The Unbelievable Joy of Crossing an Item off Your Bucket List

The Unbelievable Joy of Crossing an Item off Your Bucket List

Oh my. I did it. I actually finished my first 5K today. I feel such a sense of accomplishment in doing something that I never thought in a million years I would ever do. It almost doesn’t seem like it was me that did it, although I have the sunburn to prove it. It is just the antithesis of the narrative I had created for my life many years ago. I actually found myself welling up with tears when everyone was lined up at the start line, seeing so much enthusiasm from the people around me. I can’t think of too many other times in my life where I felt such a sense of community. There were probably close to 800 people there. Seeing the entire mass of humans with their bright t-shirts ahead of me, running in unison for the first 1/5 mile or so was just spectacular. I’m so proud of finishing (it took me just a little under one hour in close to 100 degree temperatures) and that I even considered challenging myself this way when just yesterday I was considering skipping the event altogether.

My foot has been hurting pretty consistently for the past few weeks, and after standing up and making the rounds at my BBQ this past weekend, it was in really bad shape. I spent close to 45 minutes on Sunday night after my guests left just soaking them in the big, metal tins I had been using to hold soda and beer and in the morning had to take three aspirin to make the pain go away for a bit. It seemed rather silly to put myself through more pain just to say that I had crossed something off my bucket list, so I was truly considering not taking part today. I don’t really know what really caused me to change my mind. The aspirin did help and staying off my foot as much as possible did too. Oddly enough, my feet barely hurt today. It’s the weirdest thing. I also consciously set out my exercise clothes last night, hoping that would help me make a decision as I had to get up earlier than usual to make it to the race on time.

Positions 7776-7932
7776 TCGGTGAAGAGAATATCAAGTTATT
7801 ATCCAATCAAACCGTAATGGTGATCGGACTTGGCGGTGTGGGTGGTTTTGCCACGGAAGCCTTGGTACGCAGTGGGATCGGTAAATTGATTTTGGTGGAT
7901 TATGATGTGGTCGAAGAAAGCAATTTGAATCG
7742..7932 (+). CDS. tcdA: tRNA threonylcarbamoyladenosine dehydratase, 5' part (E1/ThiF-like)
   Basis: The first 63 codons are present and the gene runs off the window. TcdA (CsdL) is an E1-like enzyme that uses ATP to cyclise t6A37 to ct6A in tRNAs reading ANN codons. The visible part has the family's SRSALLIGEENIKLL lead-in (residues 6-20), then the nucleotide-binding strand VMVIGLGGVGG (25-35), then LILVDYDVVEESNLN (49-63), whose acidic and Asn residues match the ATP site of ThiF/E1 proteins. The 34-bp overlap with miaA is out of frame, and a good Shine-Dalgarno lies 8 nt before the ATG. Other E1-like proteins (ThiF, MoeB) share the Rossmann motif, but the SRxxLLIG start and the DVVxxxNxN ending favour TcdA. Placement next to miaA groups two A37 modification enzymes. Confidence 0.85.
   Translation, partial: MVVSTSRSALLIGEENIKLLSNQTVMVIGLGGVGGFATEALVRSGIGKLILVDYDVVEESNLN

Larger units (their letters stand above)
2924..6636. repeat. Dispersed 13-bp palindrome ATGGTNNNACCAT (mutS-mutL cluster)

Then last night while I was sleeping, I had two dreams related to today’s race. In the first one, I ran the entire course (I could visualize it perfectly) and ended up being the first runner to cross the finish line. In the second dream, I was talking to friends about having run the race, and sharing with them how excited I was to have been a part of it. If there was any doubt before this morning, those dreams solidified that I was meant to be a part of the 5K today, and luckily when I woke up, my foot was only mildly unhappy. I also woke up with that frantic nervous energy that one gets before doing something exciting/terrifying. I can’t recall the last time I quite felt that way. Whereas I’m usually groggy and need several cups of coffee to become truly alert, it was as if I had a pre-running runner’s high. I don’t know if that’s a thing but it was so different to feel awake for once so early in the morning, and all because of doing my first race ever.

The race itself was somewhat challenging. Like I said, it was so incredibly hot, even early in the morning. I kept moving myself as close to the shade as possible because it was pretty unbearable. The hardest stretch was the last 1/6 or so. I was starting to really feel the effect from the heat, some very slight dizziness and my arms felt so stiff. I looked back once or twice for one of the medic golf carts as I was briefly considering asking them for a ride to the finish line. A handful of times I questioned my decision making entirely; why should I keep going in that heat when I’m not being chased by anything and it’s not like there’s a medal or true prize at the end besides personal sense of satisfaction? I stuck it out though, and it was pretty fantastic when I finally saw the finish line in sight. It didn’t make me move any faster, but mentally it was a major pick me up for sure. Luckily I had some friends who were also racing and while they finished much faster than I did, they were waiting for me in the shade in the last stretch, encouraging me and taking pictures as I crossed the finish line.

Overall I am glad I did it, and I am glad it’s over. Early July 5K, 10Ks or anything else is really difficult with the heat even with the occasional shade. The sense of community and seeing my very first bib with the number assigned to me was priceless, and a memory that I will take with me forever. More than anything, I am very proud of having done something so utterly out of my comfort zone. It’s invigorating to the soul to push yourself beyond what you previously thought was possible and while I will be taking a break from racing for a little bit, I think I may just have caught the running bug.

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